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Diaz v. Muniz

United States District Court, C.D. California, Western Division

June 8, 2015

WILLIAM L. MUNIZ, Warden, Respondent.


DOUGLAS F. McCORMICK, Magistrate Judge.



On June 2, 2015, Petitioner Samuel Antonio Diaz filed a Petition for Writ of Habeas Corpus by a Person in State Custody, pursuant to 28 U.S.C. § 2254. Dkt. 1 ("Petition"). Petitioner also concurrently filed an Election Regarding Consent to Proceed Before a United States Magistrate Judge in which he voluntarily consents to have a United States Magistrate Judge conduct all further proceedings in this case, decide all dispositive and non-dispositive motions, and order the entry of final judgment.[1]

The Petition appears to challenge Petitioner's 2012 conviction after a guilty plea for attempted murder, use of a deadly weapon, burglary, and kidnapping. Petition at 2. Petitioner alleges that his trial counsel was constitutionally ineffective, that the prosecutor committed misconduct, and that he is mentally incompetent. Id. at 5-14.

It plainly appears from the face of the Petition that the Petition is wholly unexhausted because Petitioner has not presented his claims to the California Supreme Court. See Petition at 2-3. Accordingly, as explained below, the Court must dismiss this action without prejudice pursuant to Rule 4 of the Rules Governing Section 2254 Cases in the United States District Courts, for failure to exhaust his state court remedies.[2]



A federal court will not grant a state prisoner's petition for writ of habeas corpus unless it appears that the prisoner has exhausted available state remedies. 28 U.S.C. § 2254(b), (c); Baldwin v. Reese, 541 U.S. 27, 29 (2004); O'Sullivan v. Boerckel, 526 U.S. 838, 842 (1999). "For reasons of federalism, 28 U.S.C. § 2254 requires federal courts to give the states an initial opportunity to correct alleged violations of its prisoners' federal rights." Kellotat v. Cupp, 719 F.2d 1027, 1029 (9th Cir. 1983) (citation omitted).

Exhaustion requires that the prisoner's contentions be fairly presented to the state courts and be disposed of on the merits by the highest court of the state. See James v. Borg, 24 F.3d 20, 24 (9th Cir. 1994). Moreover, a claim has not been fairly presented unless the prisoner has described in the state court proceedings both the operative facts and the federal legal theory on which his claim is based. See Duncan v. Henry, 513 U.S. 364, 365-66 (1995); Picard v. Connor, 404 U.S. 270, 275-78 (1971). As a matter of comity, a federal court will not entertain a habeas corpus petition unless the petitioner has exhausted the available state judicial remedies on every ground presented in the petition. See Rose v. Lundy, 455 U.S. 509, 518-22 (1982).

A federal court may raise a habeas petitioner's failure to exhaust state remedies sua sponte. Stone v. City and Cnty. of San Francisco, 968 F.2d 850, 855-56 (9th Cir.1992). Petitioner has the burden of demonstrating he has exhausted available state remedies. See, e.g., Williams v. Craven, 460 F.2d 1253, 1254 (9th Cir. 1972) (per curiam); Rollins v. Superior Court, 706 F.Supp.2d 1008, 1011 (C.D. Cal. 2010).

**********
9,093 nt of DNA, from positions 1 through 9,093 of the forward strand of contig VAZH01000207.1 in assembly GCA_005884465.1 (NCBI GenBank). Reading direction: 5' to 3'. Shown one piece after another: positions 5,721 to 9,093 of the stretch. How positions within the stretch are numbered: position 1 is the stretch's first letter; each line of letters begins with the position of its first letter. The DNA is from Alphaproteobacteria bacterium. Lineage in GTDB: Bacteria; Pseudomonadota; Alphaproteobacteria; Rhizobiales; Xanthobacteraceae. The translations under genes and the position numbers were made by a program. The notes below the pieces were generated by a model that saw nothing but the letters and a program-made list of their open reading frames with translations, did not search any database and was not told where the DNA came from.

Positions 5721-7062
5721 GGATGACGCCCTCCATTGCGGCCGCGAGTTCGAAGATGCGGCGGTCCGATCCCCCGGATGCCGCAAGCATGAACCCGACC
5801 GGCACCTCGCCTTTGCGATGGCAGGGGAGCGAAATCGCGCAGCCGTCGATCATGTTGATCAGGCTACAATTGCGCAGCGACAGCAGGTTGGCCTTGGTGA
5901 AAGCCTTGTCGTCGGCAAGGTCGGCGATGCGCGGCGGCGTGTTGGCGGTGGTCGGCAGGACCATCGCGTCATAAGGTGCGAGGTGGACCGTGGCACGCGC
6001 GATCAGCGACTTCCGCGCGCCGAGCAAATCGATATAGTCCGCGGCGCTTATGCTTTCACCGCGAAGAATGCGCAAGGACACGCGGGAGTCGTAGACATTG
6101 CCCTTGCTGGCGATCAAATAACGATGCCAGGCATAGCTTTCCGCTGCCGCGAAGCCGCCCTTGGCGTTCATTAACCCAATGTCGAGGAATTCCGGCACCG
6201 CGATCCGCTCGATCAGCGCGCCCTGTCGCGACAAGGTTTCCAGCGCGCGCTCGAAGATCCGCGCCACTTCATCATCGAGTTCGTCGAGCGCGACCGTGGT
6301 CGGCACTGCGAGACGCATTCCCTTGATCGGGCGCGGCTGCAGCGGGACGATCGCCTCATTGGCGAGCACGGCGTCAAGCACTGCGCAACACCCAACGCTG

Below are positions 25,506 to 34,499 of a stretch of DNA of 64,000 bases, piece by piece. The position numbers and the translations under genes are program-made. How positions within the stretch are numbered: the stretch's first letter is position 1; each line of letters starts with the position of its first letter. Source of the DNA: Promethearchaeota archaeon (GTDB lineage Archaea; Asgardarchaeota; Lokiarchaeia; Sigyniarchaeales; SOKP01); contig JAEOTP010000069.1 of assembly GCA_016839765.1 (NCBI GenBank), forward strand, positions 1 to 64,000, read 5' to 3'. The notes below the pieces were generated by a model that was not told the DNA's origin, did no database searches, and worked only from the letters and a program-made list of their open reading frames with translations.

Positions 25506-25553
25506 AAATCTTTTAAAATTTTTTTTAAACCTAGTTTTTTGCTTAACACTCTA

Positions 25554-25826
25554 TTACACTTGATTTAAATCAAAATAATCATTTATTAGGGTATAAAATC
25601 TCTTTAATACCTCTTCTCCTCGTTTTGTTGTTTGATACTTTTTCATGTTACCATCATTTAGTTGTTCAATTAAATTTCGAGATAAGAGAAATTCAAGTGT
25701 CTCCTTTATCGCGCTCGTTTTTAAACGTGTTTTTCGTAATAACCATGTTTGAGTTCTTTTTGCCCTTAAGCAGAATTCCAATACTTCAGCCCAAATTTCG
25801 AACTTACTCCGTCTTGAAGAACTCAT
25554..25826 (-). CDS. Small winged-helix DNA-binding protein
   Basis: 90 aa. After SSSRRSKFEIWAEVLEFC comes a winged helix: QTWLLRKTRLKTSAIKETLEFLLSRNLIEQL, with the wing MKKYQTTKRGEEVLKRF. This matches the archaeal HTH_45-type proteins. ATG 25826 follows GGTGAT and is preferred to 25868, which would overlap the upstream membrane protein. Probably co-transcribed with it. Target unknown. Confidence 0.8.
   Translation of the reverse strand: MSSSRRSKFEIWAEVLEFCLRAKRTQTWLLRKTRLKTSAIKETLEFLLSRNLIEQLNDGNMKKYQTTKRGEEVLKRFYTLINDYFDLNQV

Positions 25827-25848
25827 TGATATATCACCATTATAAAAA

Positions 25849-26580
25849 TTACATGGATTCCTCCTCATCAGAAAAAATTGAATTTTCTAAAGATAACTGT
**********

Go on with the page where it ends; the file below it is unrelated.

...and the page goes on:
Here, Petitioner affirmatively states that he has not presented the claims in the Petition to the California Supreme Court either by way of a petition for review or a petition for writ of habeas corpus. See Petition at 3-4. Petitioner alleges that he did not appeal his convictions because he "did not understand the law and was never told by the court or [the] public defender that [he] could appeal." Petition at 3. This allegation is insufficient to excuse Petitioner's failure to properly present and exhaust his claims before the state courts. See Rhines v. Weber, 544 U.S. 269, 277 (2005) (requiring good cause for petitioner's failure to exhaust); Wooten v. Kirkland, 540 F.3d 1019, 1024 (9th Cir. 2008) (holding that petitioner's belief that appellate counsel raised a claim before state court did not constitute good cause); Hughes v. Idaho State Bd. of Corrections, 800 F.2d 905, 909 (9th Cir. 1986) (holding that illiterate pro se litigant's reliance on another inmate's assistance was not sufficient cause). Accordingly, it appears from the face of the Petition that Petitioner cannot meet his burden to demonstrate that his claims have been exhausted.

If it were nonetheless clear that Petitioner's unexhausted claims were procedurally barred under state law, then the exhaustion requirement would be satisfied. See Castille v. Peoples, 489 U.S. 346, 351-52 (1989); Johnson v. Zenon, 88 F.3d 828, 831 (9th Cir. 1996). However, the Court concludes that it is not clear that the California Supreme Court will hold that Petitioner's unexhausted claims are procedurally barred under state law if Petitioner were to raise them in a habeas petition to the California Supreme Court, as such a proceeding is an original proceeding which is not subject to the same timeliness requirement as a petition for review of a Court of Appeal decision. See, e.g., In re Harris, 5 Cal.4th 813, 825 (1993) (granting habeas relief where petitioner claiming sentencing error, even though the alleged sentencing error could have been raised on direct appeal); People v. Sorensen, 111 Cal. App.2d 404, 405 (1952) (noting that claims that fundamental constitutional rights have been violated may be raised by state habeas petition). The Court therefore concludes that this is not an appropriate case for invocation of either statutory "exception" to the requirement that a petitioner's federal claims must first be fairly presented to and disposed of on the merits by the state's highest court. See 28 U.S.C. § 2254(b)(1)(B).

Once a Court determines that a habeas petition contains only unexhausted claims, it may dismiss the petition for failure to exhaust. Rasberry v. Garcia, 448 F.3d 1150, 1154 (9th Cir. 2006). Accordingly, because the Petition ...

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